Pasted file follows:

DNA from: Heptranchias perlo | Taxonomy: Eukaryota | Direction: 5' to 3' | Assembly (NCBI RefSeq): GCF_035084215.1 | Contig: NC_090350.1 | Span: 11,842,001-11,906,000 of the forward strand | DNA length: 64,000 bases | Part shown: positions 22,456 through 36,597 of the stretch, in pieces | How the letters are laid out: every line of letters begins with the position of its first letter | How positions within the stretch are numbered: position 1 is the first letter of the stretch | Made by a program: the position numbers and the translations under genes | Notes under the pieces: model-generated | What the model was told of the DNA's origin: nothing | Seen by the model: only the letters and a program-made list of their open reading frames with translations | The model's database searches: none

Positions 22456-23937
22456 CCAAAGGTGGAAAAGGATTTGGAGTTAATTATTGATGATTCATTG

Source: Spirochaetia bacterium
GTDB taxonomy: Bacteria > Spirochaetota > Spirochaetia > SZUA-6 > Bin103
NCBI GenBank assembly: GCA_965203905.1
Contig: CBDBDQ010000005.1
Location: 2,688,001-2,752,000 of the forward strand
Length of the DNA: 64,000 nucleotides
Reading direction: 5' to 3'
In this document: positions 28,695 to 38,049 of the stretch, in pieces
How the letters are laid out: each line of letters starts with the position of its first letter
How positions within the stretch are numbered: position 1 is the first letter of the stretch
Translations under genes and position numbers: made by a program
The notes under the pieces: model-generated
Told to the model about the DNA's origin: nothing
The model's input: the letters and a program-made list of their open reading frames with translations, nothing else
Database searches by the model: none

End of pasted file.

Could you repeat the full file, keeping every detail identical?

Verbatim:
DNA from: Heptranchias perlo | Taxonomy: Eukaryota | Direction: 5' to 3' | Assembly (NCBI RefSeq): GCF_035084215.1 | Contig: NC_090350.1 | Span: 11,842,001-11,906,000 of the forward strand | DNA length: 64,000 bases | Part shown: positions 22,456 through 36,597 of the stretch, in pieces | How the letters are laid out: every line of letters begins with the position of its first letter | How positions within the stretch are numbered: position 1 is the first letter of the stretch | Made by a program: the position numbers and the translations under genes | Notes under the pieces: model-generated | What the model was told of the DNA's origin: nothing | Seen by the model: only the letters and a program-made list of their open reading frames with translations | The model's database searches: none

Positions 22456-23937
22456 CCAAAGGTGGAAAAGGATTTGGAGTTAATTATTGATGATTCATTG

Source: Spirochaetia bacterium
GTDB taxonomy: Bacteria > Spirochaetota > Spirochaetia > SZUA-6 > Bin103
NCBI GenBank assembly: GCA_965203905.1
Contig: CBDBDQ010000005.1
Location: 2,688,001-2,752,000 of the forward strand
Length of the DNA: 64,000 nucleotides
Reading direction: 5' to 3'
In this document: positions 28,695 to 38,049 of the stretch, in pieces
How the letters are laid out: each line of letters starts with the position of its first letter
How positions within the stretch are numbered: position 1 is the first letter of the stretch
Translations under genes and position numbers: made by a program
The notes under the pieces: model-generated
Told to the model about the DNA's origin: nothing
The model's input: the letters and a program-made list of their open reading frames with translations, nothing else
Database searches by the model: none